Chances of Surviving Unchanged in 30 Years

Photo: 2 women learning to do cardiopulmonary resuscitation

Who receives cardiopulmonary
resuscitation quickly, is much
better off; © erysipel/

The analysis shows only 7.6 percent of victims survive an out-of-hospital cardiac arrest, a number that has not changed significantly in almost 30 years. Physicians report that there are some key factors that can make a difference in saving lives when cardiac arrest happens at home, a hotel, restaurant or workplace.

“Our study shows that patients with a heart rhythm that can be shocked, or who have bystander cardiopulmonary resuscitation, or a pulse restored at the scene have a much greater chance of survival,” says lead author Comilla Sasson. Although half of cardiac arrests are witnessed by a bystander, according to the study, only 32 percent is receiving bystander cardiopulmonary resuscitation (CPR).

Researchers evaluated data on 142,740 patients from 79 studies published internationally between January 1950 and August 2008. And this is what they found:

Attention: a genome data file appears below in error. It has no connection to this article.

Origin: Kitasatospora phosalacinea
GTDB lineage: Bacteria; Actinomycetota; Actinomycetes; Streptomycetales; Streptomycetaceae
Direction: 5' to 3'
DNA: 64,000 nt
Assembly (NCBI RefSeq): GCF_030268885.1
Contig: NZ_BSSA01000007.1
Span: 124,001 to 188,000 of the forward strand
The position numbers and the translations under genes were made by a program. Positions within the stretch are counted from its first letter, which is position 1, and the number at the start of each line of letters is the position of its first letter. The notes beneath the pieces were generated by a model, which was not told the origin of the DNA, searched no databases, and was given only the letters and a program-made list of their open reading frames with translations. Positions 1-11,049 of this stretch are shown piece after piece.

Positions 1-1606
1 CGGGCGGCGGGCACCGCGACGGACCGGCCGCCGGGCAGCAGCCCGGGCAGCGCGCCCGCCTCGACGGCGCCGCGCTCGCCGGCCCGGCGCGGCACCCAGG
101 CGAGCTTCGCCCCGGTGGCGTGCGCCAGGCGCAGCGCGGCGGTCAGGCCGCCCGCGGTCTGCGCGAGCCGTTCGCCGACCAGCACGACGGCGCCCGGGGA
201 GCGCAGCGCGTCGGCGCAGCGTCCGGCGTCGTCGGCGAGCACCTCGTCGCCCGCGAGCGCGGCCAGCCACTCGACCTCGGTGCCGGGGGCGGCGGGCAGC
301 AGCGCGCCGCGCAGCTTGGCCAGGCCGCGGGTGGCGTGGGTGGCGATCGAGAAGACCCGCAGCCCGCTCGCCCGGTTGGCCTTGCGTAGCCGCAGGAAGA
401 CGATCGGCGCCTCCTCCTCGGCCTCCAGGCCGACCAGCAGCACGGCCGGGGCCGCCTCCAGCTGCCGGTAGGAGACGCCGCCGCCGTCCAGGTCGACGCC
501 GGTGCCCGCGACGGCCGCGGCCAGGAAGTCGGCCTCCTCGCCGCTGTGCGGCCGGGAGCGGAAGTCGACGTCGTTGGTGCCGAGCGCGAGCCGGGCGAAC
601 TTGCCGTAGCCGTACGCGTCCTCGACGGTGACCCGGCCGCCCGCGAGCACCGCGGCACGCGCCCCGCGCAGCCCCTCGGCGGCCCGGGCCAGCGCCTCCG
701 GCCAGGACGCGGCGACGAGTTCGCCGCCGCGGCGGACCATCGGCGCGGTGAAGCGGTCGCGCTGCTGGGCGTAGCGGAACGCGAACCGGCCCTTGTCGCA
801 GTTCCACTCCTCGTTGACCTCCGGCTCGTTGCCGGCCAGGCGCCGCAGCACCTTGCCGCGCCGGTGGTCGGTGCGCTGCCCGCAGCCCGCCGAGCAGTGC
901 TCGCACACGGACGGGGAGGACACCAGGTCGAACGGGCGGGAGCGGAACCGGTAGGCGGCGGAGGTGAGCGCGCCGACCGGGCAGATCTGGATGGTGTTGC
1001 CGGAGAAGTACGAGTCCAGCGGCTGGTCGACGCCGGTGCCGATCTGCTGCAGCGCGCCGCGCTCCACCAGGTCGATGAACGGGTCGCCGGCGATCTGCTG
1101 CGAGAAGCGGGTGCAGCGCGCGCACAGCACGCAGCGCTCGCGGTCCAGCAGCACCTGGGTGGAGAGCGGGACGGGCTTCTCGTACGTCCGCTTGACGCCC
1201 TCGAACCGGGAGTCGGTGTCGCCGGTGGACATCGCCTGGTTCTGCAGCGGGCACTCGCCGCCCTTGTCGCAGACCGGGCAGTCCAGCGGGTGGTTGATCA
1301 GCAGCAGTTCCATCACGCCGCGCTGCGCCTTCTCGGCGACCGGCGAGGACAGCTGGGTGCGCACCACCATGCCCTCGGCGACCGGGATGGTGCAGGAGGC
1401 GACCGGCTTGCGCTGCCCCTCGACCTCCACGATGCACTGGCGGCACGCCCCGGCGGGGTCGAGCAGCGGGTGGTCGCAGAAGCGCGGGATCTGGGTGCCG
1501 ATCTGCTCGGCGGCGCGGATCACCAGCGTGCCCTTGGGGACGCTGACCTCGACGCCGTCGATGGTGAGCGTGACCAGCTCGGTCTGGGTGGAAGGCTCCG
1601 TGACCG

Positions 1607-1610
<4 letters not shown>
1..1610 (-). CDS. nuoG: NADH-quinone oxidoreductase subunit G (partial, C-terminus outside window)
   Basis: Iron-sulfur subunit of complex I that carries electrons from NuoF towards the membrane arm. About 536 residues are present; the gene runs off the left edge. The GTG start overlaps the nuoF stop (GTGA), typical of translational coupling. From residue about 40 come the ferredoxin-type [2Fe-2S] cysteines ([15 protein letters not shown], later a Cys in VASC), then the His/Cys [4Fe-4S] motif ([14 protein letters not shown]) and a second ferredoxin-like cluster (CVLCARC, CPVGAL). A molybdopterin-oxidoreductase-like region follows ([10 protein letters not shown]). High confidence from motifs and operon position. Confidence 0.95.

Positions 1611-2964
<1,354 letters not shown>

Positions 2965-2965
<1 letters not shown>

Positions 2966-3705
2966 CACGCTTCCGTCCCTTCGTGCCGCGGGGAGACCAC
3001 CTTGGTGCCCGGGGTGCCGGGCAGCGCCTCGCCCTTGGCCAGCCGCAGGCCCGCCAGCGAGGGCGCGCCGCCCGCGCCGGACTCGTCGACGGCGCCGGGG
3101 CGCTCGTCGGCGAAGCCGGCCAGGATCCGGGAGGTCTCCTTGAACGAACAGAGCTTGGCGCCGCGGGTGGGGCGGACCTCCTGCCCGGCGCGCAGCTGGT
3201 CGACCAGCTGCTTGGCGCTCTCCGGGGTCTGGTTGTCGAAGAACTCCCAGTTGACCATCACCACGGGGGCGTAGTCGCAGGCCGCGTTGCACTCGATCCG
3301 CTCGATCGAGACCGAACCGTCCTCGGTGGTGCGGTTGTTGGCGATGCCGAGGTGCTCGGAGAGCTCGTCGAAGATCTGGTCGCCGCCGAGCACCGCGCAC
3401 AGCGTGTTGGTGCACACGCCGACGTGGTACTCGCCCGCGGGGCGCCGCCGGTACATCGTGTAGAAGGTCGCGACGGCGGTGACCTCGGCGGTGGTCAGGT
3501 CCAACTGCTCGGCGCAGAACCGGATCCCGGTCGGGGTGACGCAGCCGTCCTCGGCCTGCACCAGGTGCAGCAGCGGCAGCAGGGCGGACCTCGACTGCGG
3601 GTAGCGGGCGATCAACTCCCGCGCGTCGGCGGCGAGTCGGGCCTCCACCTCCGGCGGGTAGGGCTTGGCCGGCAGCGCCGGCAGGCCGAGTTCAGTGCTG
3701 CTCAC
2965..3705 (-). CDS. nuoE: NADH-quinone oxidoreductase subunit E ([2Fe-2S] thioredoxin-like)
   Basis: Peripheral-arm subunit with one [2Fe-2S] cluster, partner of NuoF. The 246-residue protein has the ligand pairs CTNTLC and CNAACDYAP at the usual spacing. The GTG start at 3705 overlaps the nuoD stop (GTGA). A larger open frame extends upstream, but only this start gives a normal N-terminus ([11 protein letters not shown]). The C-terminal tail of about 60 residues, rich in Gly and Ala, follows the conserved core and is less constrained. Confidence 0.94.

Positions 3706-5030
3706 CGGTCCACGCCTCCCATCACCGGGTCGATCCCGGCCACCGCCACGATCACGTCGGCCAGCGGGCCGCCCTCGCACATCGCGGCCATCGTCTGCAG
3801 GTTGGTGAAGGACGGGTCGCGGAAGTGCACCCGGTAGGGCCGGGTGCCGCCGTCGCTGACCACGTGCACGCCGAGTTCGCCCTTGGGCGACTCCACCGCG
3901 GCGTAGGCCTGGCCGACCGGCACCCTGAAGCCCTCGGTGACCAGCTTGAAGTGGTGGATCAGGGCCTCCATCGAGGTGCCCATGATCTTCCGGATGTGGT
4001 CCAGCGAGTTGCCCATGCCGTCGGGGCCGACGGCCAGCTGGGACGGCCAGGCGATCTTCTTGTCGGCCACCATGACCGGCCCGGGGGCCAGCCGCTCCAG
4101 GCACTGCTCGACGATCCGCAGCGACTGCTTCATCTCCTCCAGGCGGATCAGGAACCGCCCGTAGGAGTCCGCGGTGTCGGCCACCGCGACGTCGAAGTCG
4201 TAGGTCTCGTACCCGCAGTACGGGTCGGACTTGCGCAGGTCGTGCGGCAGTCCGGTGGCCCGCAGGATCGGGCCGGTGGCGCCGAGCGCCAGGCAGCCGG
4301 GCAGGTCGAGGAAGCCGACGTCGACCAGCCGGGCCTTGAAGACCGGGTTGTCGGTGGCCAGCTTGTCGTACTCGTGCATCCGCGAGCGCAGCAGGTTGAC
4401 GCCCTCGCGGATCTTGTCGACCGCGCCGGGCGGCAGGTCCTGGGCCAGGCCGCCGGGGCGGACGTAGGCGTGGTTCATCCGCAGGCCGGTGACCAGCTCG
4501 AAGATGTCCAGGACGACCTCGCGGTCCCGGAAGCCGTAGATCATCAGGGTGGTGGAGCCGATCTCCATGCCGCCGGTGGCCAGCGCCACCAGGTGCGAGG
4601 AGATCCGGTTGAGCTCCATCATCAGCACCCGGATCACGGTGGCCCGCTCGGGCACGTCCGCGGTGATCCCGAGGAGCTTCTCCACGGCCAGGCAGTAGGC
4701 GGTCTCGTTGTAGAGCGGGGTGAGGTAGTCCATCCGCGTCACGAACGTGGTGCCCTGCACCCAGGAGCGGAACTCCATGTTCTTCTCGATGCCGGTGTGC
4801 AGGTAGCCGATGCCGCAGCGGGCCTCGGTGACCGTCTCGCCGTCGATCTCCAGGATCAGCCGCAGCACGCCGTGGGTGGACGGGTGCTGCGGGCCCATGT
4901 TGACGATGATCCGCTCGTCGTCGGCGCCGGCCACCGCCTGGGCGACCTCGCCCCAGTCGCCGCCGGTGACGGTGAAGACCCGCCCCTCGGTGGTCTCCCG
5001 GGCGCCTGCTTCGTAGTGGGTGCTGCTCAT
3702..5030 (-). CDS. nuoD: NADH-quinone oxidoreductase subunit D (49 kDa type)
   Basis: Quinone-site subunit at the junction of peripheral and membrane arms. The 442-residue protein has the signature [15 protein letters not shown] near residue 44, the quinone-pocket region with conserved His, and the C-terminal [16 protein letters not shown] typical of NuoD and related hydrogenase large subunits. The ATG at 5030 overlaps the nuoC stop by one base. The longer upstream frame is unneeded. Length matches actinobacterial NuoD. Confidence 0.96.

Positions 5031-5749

• Of the more than 140,000 patients, only 23.8 percent survived to hospital admission, and 7.6 percent, or about one in ten people, lived to be discharged from the hospital.

  • Cardiac arrest victims who received CPR from a bystander or an emergency medical services provider, and those who had a shockable heart rhythm, referred to as ventricular fibrillation, were more likely to survive.

  • The strongest predictor of survival was a return of spontaneous circulation, meaning a pulse was restored at the scene. Among them, 15.5 percent (in low-performing EMS systems) to 33.6 percent (in high performing EMS systems) survived.

"Increasing bystander CPR rates, increasing the awareness and use of devices to shock the heart, and keeping paramedics on scene until they restore a person’s pulse needs to occur if we are ever going to change our dismal survival rate,” Sasson says.

The lack of progress in survival across the U.S. and abroad may be linked to an aging population, a lower number of people who are found in a shockable rhythm, which is associated with the highest chance of survival, and longer emergency medical service drives due to the increasing size of cities and traffic congestion, authors write.; Source: University of Michigan Health System